The Artifact team was recently captured in our native environment by Omaha Photographer Dan Brouillette for a Google project we recently participated in.
Cutting a stack of wax canvas aprons with an industrial Eastman Straight Knife. In Artifact's first year of operation (2010), I sewed on a commercial sewing machine in my laundry room, and rolled out canvas on the dining room floor to cut with shears. You've come a long way, baby!
Alec using our Lucris swing-arm press to die cut leather parts. This press is a wonderful workout. A lengthy session and you feel the burn in your shoulders and legs. Anyone have a hydraulic "clicker" press for sale?
At the helm of a Juki LH-3578A needle feed / double needle sewing machine. I used to nerd out over antique sewing equipment but my crush waned after countless hours spent fixing and maintaining them. New machines break down too, just not as often.
A nice image of Tirzah, Ruby, Luis, Alyson, Chloé, and Erica at work. I'm hunched over, looking like a studio troll which is fairly accurate.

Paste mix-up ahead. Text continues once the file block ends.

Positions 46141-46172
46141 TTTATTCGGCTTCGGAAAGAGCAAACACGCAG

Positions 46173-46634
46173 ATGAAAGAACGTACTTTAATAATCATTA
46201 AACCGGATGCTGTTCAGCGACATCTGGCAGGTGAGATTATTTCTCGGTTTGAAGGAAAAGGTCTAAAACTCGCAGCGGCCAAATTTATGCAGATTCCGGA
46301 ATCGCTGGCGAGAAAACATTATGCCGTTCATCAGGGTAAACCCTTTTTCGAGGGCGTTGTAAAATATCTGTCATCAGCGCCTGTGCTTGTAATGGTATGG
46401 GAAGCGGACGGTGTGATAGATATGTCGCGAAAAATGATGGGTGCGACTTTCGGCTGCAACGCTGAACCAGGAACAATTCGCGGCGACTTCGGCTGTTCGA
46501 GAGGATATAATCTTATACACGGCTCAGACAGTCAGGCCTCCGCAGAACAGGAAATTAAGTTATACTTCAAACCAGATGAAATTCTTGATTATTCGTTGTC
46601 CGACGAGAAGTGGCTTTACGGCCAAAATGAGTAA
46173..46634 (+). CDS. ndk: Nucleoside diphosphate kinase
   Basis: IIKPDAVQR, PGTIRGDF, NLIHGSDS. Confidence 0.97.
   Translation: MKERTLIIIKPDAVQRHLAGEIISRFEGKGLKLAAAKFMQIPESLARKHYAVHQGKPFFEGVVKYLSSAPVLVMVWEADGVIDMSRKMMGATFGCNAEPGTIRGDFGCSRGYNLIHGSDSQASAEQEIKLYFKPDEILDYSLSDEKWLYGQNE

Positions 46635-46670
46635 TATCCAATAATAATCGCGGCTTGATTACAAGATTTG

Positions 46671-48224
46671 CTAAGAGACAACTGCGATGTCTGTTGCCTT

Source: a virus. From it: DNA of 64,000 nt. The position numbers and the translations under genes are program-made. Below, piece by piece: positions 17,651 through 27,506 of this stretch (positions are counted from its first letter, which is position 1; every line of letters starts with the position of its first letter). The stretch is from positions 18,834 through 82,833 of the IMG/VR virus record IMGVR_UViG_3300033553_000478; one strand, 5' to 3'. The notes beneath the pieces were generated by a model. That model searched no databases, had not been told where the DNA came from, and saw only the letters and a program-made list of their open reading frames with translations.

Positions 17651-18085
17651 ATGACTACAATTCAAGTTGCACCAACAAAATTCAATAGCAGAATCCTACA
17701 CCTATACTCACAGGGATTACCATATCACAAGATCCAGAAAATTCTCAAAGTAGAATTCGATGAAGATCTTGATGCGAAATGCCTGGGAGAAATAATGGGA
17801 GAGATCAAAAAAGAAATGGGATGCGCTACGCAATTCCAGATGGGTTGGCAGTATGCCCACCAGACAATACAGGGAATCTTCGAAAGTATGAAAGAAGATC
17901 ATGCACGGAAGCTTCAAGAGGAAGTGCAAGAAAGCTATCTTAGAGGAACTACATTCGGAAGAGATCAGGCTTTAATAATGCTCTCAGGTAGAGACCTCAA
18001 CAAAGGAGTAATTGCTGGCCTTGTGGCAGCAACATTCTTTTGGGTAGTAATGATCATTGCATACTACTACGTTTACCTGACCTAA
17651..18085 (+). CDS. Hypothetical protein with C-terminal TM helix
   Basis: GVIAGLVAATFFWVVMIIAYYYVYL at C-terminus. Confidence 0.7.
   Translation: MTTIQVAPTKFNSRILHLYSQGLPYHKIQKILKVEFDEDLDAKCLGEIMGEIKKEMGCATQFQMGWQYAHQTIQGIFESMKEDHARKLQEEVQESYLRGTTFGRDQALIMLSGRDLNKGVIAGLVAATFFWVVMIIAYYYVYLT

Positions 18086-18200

Our last building was cheap rent. With this perk came compromises like beige office carpet, popcorn textured low ceilings, and fluorescent lights everywhere. In 2016, I jumped at the chance to purchase our current building. For months I worked like a madman transforming our studio into Artifact’s aesthetic. I modeled the sewing workstations from a turn of the century photo of a dress factory. I tore down walls to open up the space. I nearly fell to my death one night installing the wire cage on our ceiling fan. All worth it.
Alec securing leather straps on a wax canvas apron with hand hammered copper rivets. So much hand work goes into every Artifact product. I've accrued my 10,000 hours in leatherworking at this old maple top bench.
Artifact aprons hanging from an antique drying rack in our retail shop. Our building was built in 1887. Our retail space was originally a show room for cast iron stoves. The basement was their tin shop. This old building has seen many lives.